Mumbai college reuses 8-lakh litres of rainwater, prevents 4.7K kg waste from landing at dumpyards
The institute also switched to solar power and helped beautify GTB Nagar railway stationmumbai Updated: Aug 21, 2017 09:30 IST
Dumpyards run out of space, loss of tree cover, increase in air pollution levels and shortage of water are all pressing environmental problems Mumbai is facing. But students of a Sion college have solved all of them at least for their campus.
Guru Nanak College of Arts, Science & Commerce in GTB Nagar, saved eight lakh litres of water this year through its rainwater harvesting project. Set up in June, the 16,000-sq-ft terrace of the college’s building acts as the catchment area for water, which then collects in underground tanks. They manage to collect 20,000 litres on a rainy day. This water is used in washrooms. According to Mumbai’s municipal corporation, on an average a resident uses 135 litres of water every day.
“We believe in the overall development and complete education of our students. We want to hand over a green and pure planet to the coming generation,” said Dr Vijay Dabholkar, principal of the college. “These small initiatives from our side are an attempt to ensure that we do our duty towards protecting what we have been handed over.”
The college reduces its dependence on electricity generated by conventional sources like by burning coal and gas, which release carbon and other pollutants into the air. They did this by installing a 5 kilowatt hour (kWh) rooftop solar system with 10 panels that powers lights and fans on the entire ground floor of the campus.
Apart from using renewable sources of energy, the college has taken keen interest in reducing the waste sent to the dumping grounds. The campus launched a paper recycling project five years ago and every week students save 10kg paper waste. “We collected more than 2,600kg of paper waste over three years and handed it over to a private company for recycling,” said Dr Meetali Dasgupta, coordinator, environment mentoring committee of the college.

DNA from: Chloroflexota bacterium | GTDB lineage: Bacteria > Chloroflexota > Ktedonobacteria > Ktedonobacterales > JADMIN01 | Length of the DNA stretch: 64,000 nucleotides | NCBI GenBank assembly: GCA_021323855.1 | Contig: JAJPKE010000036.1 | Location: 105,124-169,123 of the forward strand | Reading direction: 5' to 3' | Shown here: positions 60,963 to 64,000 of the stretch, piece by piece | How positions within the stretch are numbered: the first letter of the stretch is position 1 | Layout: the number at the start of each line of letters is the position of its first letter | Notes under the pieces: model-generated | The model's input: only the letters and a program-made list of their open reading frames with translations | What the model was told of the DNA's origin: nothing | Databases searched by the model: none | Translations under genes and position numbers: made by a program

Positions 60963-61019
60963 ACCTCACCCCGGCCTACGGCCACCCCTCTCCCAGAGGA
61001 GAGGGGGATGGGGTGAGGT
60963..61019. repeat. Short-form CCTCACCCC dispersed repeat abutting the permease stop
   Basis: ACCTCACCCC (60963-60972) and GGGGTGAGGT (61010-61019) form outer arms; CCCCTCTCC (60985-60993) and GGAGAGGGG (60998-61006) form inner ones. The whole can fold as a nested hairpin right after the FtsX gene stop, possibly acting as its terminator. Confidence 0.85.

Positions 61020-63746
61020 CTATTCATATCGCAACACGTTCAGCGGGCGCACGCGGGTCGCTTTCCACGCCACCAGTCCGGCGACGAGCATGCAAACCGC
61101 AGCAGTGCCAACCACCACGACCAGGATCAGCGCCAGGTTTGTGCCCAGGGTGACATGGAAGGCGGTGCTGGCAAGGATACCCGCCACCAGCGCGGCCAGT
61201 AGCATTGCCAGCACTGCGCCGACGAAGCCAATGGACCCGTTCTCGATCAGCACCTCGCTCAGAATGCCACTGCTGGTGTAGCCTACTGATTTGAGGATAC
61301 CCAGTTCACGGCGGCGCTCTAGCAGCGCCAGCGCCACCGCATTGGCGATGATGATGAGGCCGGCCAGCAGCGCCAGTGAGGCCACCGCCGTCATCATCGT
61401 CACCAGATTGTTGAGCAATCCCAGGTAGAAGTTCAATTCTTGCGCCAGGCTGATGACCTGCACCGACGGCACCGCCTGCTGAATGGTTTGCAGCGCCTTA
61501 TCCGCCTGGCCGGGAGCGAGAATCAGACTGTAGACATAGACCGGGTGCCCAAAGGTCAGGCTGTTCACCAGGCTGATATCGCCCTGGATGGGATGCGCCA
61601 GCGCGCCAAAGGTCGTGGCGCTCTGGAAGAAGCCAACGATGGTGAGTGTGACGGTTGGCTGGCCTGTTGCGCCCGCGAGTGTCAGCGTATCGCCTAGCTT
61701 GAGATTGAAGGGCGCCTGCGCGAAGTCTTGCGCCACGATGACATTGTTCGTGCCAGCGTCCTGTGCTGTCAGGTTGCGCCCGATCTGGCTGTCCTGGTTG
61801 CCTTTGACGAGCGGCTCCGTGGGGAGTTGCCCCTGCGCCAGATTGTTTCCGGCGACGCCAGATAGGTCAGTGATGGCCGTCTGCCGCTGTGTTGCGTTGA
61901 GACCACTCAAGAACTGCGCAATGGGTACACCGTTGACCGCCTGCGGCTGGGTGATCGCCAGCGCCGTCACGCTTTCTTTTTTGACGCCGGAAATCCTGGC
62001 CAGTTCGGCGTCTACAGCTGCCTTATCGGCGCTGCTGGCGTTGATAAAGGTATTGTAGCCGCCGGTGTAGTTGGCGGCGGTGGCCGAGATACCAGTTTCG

Organic garbage, mostly canteen and garden waste, is converted into manure through composting technology installed four years ago. “We use compost pits where weekly 10kg of waste is saved from ending up at landfills and we use this manure to nurture our campus grounds,” said Dr Dasgupta adding that almost 2,100kg of organic waste has been converted into 210 kg of manure in the past four years.
If that was not enough, students from the college have taken up the task of beautifying the GTB Nagar railway station. “Every weekend, we go in groups of 10 to 15 and collect bags of plastic and make commuters aware about cleanliness and greenery,” said Sangam Agrahari, a student at the college.
Kanhiya Dhuriya, another student, said, “Most of us have understood the importance of such a project and told members of our society to implement it. It is not only cost-effective but benefits the entire city in terms of reducing our carbon footprint.”
The college recently bagged the first prize in an ‘Eco-friendly Institution Award Competition’ organised by volunteer group ECO-ROX. “The initiatives taken by the college are continuous and have been sustaining it for the past five years. It is commendable that the whole team of students, led by the principal, can take up so many measures that stand as an example for all other educational institutions,” said Rashmi Joshi, joint secretary, ECO-ROX.